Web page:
Having different running routes is a very important part of any workout regimen – especially when it comes to recovery and gains.
I personally have four main routes I utilize for specific purposes;
1. Easiest Run: To The Horses
(To get back in the game or on hard plyo/leg days)
This is a 2.25 mile run with little elevation changes that takes me from my home to a horse ranch about a mile from my home. Other than the occasional stray dog this run is my go-to when trying to get back in the game or any time I do a lot of legs or a very intensive plyometric workout.
2. Easy Run: To Duluth
(A nice run to build speed and endurance for any day of the week really)
This is a 2.5 – 3.0 mile run that takes me to downtown Duluth. The run is pretty easy, has a bit more hills than “To The Horses” does, and, though it is a longer run, has more scenery changes which makes the run seem a good bit shorter than the aforementioned 2.25 run. I utilize this run to help bring my speed and endurance up to par.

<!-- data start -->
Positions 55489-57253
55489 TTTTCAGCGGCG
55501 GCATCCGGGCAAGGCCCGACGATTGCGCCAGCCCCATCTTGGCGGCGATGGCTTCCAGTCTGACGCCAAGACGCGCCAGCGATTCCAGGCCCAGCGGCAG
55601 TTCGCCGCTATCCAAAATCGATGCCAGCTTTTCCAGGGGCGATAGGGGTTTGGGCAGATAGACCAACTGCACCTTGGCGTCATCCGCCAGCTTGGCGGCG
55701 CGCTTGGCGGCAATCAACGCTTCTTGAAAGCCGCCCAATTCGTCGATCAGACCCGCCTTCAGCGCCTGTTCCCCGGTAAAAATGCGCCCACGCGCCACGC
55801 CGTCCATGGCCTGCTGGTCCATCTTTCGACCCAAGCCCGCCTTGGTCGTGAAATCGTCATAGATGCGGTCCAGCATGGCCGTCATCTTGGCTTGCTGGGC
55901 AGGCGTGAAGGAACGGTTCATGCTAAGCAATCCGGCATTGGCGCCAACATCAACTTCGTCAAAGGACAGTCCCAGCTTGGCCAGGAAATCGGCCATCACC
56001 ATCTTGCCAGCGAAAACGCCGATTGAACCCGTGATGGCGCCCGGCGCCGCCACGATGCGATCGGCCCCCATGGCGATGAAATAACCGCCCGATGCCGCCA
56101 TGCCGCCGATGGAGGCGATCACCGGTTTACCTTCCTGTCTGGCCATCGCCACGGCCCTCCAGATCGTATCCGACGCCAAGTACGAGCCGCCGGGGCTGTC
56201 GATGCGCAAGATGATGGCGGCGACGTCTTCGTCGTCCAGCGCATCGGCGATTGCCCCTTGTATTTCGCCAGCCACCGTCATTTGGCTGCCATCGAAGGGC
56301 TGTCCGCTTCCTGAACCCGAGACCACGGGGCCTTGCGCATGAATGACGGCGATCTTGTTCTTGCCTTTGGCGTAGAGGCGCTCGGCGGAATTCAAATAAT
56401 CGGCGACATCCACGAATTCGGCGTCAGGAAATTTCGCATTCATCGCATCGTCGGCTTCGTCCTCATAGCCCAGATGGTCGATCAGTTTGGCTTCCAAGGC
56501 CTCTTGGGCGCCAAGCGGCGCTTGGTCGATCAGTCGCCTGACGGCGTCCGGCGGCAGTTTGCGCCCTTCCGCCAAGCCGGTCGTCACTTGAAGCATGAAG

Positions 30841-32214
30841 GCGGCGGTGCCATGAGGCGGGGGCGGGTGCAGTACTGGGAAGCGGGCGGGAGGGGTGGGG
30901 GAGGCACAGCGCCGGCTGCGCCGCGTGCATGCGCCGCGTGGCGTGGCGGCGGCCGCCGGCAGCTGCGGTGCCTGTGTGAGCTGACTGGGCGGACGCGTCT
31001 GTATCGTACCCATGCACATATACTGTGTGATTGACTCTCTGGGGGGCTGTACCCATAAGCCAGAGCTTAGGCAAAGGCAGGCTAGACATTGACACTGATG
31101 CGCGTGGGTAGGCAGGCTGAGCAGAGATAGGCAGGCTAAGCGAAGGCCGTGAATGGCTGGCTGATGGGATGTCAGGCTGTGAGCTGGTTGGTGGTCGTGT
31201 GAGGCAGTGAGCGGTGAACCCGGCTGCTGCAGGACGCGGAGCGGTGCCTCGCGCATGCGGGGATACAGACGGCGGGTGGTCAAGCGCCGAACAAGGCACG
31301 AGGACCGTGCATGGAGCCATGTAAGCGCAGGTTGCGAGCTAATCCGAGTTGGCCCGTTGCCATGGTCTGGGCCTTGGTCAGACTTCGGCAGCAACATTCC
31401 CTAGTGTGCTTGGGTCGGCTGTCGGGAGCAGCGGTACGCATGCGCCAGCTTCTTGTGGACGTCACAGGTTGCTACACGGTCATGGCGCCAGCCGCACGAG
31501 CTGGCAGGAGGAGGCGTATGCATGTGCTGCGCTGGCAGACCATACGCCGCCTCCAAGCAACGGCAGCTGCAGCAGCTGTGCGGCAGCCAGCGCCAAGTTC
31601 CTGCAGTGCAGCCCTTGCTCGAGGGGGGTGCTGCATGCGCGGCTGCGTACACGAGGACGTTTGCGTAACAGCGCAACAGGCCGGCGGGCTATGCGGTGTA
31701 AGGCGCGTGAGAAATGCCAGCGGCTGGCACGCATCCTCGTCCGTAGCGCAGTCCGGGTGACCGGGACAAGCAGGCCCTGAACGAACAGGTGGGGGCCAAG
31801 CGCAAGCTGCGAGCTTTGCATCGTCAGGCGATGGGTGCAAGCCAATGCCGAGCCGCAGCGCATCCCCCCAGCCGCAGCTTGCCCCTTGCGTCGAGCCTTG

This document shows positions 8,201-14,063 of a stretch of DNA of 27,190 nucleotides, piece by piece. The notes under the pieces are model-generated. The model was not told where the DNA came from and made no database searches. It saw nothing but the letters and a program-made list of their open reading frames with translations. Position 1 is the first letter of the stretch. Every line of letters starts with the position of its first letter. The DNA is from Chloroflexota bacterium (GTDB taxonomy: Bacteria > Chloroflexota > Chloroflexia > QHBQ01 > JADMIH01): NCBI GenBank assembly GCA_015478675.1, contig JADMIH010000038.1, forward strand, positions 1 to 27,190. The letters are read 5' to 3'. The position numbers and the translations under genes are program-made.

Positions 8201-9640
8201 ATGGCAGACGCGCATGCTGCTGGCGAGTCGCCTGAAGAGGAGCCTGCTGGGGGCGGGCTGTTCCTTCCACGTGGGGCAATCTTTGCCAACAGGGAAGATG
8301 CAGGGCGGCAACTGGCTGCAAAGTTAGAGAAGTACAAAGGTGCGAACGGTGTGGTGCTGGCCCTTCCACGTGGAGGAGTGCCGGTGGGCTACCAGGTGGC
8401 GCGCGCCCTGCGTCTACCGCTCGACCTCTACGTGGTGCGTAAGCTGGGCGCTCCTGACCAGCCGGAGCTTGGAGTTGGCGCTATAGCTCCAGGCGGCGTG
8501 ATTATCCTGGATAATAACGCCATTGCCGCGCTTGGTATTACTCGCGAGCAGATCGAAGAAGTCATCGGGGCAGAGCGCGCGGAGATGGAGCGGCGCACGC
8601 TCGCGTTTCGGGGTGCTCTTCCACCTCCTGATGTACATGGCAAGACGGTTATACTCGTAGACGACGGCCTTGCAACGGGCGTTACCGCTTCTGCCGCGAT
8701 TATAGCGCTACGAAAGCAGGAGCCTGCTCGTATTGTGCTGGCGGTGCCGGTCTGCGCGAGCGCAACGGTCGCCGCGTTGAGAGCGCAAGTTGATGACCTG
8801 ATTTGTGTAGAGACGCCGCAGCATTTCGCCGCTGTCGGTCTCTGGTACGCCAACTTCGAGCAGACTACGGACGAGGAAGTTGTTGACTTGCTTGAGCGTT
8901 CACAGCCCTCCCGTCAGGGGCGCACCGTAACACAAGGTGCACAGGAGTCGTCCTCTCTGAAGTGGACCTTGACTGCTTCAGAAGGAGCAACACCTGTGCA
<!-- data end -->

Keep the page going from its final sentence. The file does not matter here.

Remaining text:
3. Medium Run: To Sugarloaf
(A bit harder run to build speed and endurance on days you feel good)
This is a 3.0 mile with two steady-slope hills to climb. I normally run this route when I feel good and want to beat my best time. This is a very straightforward run with only two changes of direction which allows me to really focus on running a bit quicker.
4. Harder Run: Through the Hood and To The Woods
(A medium to hard run to build strength, cardio, and endurance on days I feel really good…specifically after a good Yoga session)
This run can be 2.25 – 5 miles (same route run twice) and has by far the most elevation and directional changes of all my runs. I save this run for days I feel really good and feel like pushing myself a bit harder. If I run this route after a good leg or plyo workout I literally feel as if I were walking the route.
4. It’s All About Elevation…Or Pushing Yourself
No matter what you’ve heard or what you think, the secret to using runs to gain cardio stamina and/or lose weight is to get that heart rate up…and there are three ways to make this happen while running;
The first trick requires finding the right route – the right route being a route that changes elevations. If your route forces you to run up and down hill your legs will be forced to work harder which will in turn force your heart to work harder, which equals more calories burned.